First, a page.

29 April 2015
The Countryside and Community Research Institute (CCRI), at the University of Gloucestershire, has contributed to the creation of a new organisation called the Uplands Alliance, which has been formed to help protect Britain’s uplands.
The Uplands Alliance will be officially launched at the National Centre for the Uplands Conference at Newton Rigg College, Penrith, on Wednesday 13 May.
CCRI Director, Professor Janet Dwyer, is a member of the Uplands Alliance steering group, which aims to promote better communication between practitioners, researchers and policy makers with a view to improving the sustainability of the English uplands and their management.
At the launch event, Professor Dwyer will be convening a workshop to discuss ‘options for sustainable and successful farm businesses in the uplands’, with the help of colleagues from Newcastle University, Cumbria Fells and Dales, Eblex and the National Trust.
Professor Dwyer said, “The charismatic landscapes of the British uplands have long been valued by many people for multiple reasons. They provide vital ecosystem services and are an important source of drinking water, timber and food production. They provide access to the natural environment for recreation and cultural enjoyment, provide a habitat for many species of wildlife and they play a key role in climate regulation. Shaped by altitude, latitude, soils and climate, the uplands have been influenced by people over thousands of years and it is vital that they are supported by sustainable and viable land management.”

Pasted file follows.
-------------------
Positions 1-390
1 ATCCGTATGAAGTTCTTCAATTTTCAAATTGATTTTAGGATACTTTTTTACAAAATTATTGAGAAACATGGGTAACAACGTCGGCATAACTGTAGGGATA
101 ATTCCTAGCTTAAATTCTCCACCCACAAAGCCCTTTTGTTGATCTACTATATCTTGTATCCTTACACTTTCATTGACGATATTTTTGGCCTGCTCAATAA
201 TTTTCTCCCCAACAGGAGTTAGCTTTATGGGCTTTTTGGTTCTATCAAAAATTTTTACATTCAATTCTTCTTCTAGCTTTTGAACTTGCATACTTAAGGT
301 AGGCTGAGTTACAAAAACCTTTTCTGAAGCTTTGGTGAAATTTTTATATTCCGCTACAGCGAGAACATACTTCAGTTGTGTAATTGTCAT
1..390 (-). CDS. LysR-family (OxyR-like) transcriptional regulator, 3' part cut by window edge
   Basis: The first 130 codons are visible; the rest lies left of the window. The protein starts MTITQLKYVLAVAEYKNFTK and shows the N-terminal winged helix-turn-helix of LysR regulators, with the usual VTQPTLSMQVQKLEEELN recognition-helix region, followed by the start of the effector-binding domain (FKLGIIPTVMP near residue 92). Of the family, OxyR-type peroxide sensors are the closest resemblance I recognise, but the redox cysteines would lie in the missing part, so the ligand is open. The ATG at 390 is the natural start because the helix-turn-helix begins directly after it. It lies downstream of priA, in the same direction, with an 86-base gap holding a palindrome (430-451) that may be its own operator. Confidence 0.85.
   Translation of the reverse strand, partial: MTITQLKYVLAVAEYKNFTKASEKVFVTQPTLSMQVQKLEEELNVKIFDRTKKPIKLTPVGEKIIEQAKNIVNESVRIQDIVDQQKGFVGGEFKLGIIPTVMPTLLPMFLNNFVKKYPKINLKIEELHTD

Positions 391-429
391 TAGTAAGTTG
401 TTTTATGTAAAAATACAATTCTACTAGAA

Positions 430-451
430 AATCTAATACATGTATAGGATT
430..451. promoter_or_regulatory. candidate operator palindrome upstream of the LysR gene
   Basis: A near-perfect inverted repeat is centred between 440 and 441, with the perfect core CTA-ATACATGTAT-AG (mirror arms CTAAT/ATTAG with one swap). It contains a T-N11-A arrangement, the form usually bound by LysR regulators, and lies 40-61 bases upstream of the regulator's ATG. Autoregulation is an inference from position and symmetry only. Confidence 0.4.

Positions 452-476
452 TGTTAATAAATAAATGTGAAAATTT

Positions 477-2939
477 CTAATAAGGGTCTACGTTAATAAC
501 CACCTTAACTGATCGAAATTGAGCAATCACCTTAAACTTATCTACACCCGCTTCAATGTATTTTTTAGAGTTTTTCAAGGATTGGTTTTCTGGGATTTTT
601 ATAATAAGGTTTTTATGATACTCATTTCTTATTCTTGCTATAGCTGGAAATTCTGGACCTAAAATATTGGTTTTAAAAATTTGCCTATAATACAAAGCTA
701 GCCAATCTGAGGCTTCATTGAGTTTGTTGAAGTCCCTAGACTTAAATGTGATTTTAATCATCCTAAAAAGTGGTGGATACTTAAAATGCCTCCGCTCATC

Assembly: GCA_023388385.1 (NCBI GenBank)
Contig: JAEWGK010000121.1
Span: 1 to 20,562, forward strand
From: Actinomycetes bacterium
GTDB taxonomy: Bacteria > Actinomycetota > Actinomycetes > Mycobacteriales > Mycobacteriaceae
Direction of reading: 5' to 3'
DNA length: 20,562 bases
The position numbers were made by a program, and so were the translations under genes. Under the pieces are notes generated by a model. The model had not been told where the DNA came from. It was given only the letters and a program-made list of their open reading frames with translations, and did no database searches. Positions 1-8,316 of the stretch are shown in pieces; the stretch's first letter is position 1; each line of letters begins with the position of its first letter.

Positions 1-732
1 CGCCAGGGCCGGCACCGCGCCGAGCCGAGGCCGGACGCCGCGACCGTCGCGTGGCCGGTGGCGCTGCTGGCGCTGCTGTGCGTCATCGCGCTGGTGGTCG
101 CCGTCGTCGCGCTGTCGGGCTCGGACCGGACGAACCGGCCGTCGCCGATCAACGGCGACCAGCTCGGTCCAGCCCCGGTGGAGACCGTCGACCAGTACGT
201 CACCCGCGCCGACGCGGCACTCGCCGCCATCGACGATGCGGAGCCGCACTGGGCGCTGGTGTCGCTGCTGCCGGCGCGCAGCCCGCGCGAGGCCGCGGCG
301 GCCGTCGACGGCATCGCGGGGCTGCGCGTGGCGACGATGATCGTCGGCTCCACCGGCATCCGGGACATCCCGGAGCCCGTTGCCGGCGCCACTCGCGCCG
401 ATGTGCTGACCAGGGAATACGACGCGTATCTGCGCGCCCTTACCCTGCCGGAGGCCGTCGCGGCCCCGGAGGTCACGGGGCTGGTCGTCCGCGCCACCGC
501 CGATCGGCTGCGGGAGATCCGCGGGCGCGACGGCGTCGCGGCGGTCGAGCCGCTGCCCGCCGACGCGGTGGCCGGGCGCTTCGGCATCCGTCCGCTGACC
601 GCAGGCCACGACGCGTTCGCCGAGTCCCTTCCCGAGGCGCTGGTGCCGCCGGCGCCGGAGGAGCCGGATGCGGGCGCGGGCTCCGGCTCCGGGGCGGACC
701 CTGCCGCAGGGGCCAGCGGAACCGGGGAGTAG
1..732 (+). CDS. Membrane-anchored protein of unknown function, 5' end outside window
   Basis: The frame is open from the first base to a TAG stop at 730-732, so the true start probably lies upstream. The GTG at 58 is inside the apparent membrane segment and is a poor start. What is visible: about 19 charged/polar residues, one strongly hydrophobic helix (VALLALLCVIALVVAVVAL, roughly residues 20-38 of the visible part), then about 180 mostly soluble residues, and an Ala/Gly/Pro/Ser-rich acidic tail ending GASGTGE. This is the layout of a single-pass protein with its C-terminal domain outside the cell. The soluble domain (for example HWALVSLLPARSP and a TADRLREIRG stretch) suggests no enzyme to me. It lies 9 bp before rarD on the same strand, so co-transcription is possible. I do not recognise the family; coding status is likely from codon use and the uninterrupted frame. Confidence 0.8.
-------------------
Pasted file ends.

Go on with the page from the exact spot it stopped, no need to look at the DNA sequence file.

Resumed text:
Other Steering group members include leading spokespersons from a range of NGOs and universities and colleges. The Interim Chair of the Uplands Alliance is Professor Michael Winter from Exeter and the President is Lord Inglewood. Julia Aglionby, Chairperson for the Foundation for Common Land, also played a key role in bringing the group together.
Dr Matt Reed of the CCRI provided assistance to help set up the Uplands Alliance’s new website – see https://uplandsalliance.wordpress.com/
This new initiative will provide ideas and advice to policy makers for more cost-effective upland policy support, as well as good practice lessons and inspiration for farmers and landowners
Notes for Editors:
The Countryside and Community Research Institute (CCRI) is a unique partnership between the University of Gloucestershire, the Royal Agricultural University and Hartpury College. It is the largest specialist rural research centre in the UK, having expertise in all aspects of research in policy and planning for the countryside and the environment of the UK, Europe and further afield.
More information regarding the Uplands Conference (12-14 May 2015) can be found here http://www.newtonrigg.ac.uk/uplands/uplands-conference
Dr Matt Reed, Email: email@example.com